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Angel investors often work in groups for three key reasons:

  • To access more and higher quality deal flow than can be found by working alone.
  • To reduce individual effort by dividing up the work.
  • To reduce risk by tapping into the group’s varied experience.

Group participation also allows individual investors to spread their capital across more deals, resulting in better diversification and reducing risk.

Less than 20 local angel groups have been formally established in Canada, compared with more than 300 in the U.S. While each network is uniquely designed to serve the interests of its members, these groups have many characteristics in common, such as the investment screening process, and many that vary, such as organizational structure. Four groups are profiled in this chapter.


The Kingston Angel Network was launched in November 2001 with an informal dinner hosted by the Kingston Economic Development Corporation (KEDCO). This was in response to interest expressed by recent arrivals to the community with angel investing experience. Using the personal networks of business people in the community, organizers invited approximately 20 people to discuss the need and opportunities for angel investing in Kingston.

The guests identified a clear gap in the availability of seed capital below the thresholds of venture capitalists. Companies requiring investments of over $1 million were able to tap into venture capital funds to meet their needs. However, small businesses needing investments of less than $1 million had few sources of funding and there were very few deals. Consequently, many of the area’s prospective entrepreneurs were moving to larger centres such as Toronto, Montreal and Ottawa where they stood a better chance of attracting the financing needed to bring their ideas to fruition.

Angel Investor Group
Angel Investor Group

Following that first dinner, 12 investors, with the support of KEDCO, formed an ad hoc group and began meeting monthly as the Kingston Angel Network. They were motivated as much by the need to assist the economic development of the community as by the goal of achieving superior financial returns. The group quickly ruled out pooled investments, as no one wanted to be responsible for investing someone else’s money. Instead, the group decided to cooperate on uncovering deal flow and evaluating opportunities, and then to invest as individuals where appropriate.

Finding and evaluating deals

KEDCO provides the public interface for the angel group through its Web site and offices. Entrepreneurs fill in a one-page summary, which can be downloaded from the KEDCO Web site, for screening and coaching by KEDCO staff. This also provides a coarse filter to ensure that proposals sent to the angel group meet its basic requirements.

Following this initial screen, applications are passed onto the members of the network. If a member expresses interest in the proposal, the entrepreneur will be scheduled to present at an upcoming meeting. If not, the proposal will receive one final review at the next monthly meeting. Presenters are typically allotted 20 minutes, with an additional 20 minutes for questions. Investors interested in pursuing the opportunity create an ad hoc committee to pursue due diligence and negotiations. If there is no interest in the proposal, the entrepreneur is given feedback on the reasons, and if possible, the names of contacts who may be able to help.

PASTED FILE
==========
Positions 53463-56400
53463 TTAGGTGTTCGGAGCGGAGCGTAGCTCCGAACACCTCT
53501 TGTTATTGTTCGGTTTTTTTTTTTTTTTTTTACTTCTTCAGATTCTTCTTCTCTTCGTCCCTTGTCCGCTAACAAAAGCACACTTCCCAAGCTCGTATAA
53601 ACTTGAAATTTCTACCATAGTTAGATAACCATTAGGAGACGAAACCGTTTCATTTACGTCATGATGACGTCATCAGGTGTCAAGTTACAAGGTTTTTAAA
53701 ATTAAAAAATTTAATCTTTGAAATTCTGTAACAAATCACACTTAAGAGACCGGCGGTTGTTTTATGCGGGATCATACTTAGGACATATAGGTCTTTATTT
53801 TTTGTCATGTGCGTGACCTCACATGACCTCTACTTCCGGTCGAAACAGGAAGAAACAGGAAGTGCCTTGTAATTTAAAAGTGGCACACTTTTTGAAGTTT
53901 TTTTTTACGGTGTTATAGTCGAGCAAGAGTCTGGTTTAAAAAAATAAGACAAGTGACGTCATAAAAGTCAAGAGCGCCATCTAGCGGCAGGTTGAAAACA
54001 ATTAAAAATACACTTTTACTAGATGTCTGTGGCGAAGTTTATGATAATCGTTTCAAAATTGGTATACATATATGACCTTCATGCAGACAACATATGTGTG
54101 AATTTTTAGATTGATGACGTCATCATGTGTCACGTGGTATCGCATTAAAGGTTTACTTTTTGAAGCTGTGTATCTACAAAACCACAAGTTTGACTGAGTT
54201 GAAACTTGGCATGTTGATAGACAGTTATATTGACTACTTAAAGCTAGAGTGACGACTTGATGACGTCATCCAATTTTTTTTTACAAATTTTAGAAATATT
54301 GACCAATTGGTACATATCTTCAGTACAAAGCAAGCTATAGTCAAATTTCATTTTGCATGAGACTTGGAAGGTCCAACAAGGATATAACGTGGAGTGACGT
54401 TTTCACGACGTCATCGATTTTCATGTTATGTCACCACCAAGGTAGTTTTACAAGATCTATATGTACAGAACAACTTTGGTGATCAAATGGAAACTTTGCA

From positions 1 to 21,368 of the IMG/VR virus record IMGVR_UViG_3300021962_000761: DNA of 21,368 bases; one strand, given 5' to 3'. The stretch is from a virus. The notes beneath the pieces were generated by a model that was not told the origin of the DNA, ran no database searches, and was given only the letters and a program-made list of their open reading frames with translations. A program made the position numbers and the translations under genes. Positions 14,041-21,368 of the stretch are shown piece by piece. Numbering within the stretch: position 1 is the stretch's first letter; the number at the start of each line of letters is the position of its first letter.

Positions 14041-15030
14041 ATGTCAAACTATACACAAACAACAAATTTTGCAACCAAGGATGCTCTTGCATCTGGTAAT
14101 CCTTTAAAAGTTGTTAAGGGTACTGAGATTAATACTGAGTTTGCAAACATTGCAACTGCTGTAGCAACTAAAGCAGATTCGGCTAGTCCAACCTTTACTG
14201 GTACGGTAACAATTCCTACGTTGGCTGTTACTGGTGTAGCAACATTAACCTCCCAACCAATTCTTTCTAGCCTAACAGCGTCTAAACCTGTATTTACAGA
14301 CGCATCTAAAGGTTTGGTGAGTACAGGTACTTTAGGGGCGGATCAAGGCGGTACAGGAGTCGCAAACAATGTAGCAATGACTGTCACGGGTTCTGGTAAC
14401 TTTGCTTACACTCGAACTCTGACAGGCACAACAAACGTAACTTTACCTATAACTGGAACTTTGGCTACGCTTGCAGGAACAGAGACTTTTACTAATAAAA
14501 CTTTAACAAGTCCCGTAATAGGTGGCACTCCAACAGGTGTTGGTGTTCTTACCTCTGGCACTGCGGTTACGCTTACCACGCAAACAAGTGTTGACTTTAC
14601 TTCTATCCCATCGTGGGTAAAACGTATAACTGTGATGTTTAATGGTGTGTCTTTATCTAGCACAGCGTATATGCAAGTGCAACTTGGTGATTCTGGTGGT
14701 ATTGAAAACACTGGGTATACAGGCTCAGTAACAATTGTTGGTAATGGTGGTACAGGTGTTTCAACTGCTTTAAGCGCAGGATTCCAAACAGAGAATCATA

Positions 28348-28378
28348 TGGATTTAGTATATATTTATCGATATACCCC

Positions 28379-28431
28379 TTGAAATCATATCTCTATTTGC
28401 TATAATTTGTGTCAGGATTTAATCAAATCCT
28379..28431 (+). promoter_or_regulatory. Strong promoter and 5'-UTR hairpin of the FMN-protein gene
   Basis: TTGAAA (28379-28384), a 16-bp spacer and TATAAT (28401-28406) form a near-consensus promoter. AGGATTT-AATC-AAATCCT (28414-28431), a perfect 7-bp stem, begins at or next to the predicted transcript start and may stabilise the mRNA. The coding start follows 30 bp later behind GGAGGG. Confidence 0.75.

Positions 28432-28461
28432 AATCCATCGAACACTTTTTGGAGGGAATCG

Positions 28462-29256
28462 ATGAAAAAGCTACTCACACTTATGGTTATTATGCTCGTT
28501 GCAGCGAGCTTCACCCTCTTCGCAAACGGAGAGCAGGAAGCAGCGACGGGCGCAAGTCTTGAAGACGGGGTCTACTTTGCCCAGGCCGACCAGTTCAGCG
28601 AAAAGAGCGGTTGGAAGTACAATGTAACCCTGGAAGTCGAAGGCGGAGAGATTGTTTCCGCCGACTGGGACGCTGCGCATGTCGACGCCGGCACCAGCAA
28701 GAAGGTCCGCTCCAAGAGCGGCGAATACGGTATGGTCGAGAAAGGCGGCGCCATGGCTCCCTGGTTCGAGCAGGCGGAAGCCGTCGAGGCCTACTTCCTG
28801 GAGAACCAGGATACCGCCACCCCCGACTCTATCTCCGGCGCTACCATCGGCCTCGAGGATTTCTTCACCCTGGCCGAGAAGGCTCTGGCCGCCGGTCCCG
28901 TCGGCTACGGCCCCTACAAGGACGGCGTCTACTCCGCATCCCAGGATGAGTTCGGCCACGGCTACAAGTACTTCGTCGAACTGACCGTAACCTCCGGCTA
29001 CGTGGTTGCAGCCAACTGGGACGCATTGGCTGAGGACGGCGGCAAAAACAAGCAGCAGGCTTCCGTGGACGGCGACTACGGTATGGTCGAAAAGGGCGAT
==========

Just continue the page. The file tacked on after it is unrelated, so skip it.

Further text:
In its first year, the Kingston Angel Network considered 24 proposals and closed one deal. At 4 per cent on this albeit small sample set, the close rate is close to the range of one to three per cent typically found in angel investing. While membership of the group has fluctuated, there remain 12 members, including six who are active on a regular basis. Four of these individuals participated in the lone deal to be closed.

Investment Strategy

Investments don’t necessary have to be made at early stages or in any particular industry. Any proposal that represents a sound business opportunity, while fulfilling community objectives, is looked at seriously.


The Vancouver Angel Network was created by a small group of like-minded investors in 1999. The group began as a casual meeting of approximately 20 people. These were individuals who had been successful in running their own businesses and who were looking to be active participants in the businesses they invested in.

From these informal meetings a more formal structure evolved. Today, there are over 200 members, with 40 or 50 attending the network’s monthly breakfast meetings. The philosophy of the group is simple. People are there to make evaluations of serious proposals brought forth by the local business community. The group meetings also provide the investors with the opportunity to get to know each other and trade stories and experiences about what they are currently working on.

Finding and evaluating deals

Deals are brought to the attention of the membership through a structured, if somewhat informal, process. An angel member must sponsor a prospective business in order to bring it in front of the group. To be a sponsor, the investor must work with the network and be interested in making a personal investment in that company. By making an individual member do this initial due diligence, the group avoids having to deal with a formal application and screening process.

Approximately one in four presentations made to the group receive capital. The investments range from as low as $25,000 to as high as $4 million. The group has a definite technology focus and only looks at applications from local Vancouver businesses.

Three or four companies are brought before the group at each monthly meeting. The meetings begin at 7:30 a.m. and typically last two hours. Each presentation is restricted to 15 minutes; the presenters have ten minutes to present to the group, with five minutes reserved for questions. The presentations are not intended to spark a detailed discussion, but to gauge general interest among the group.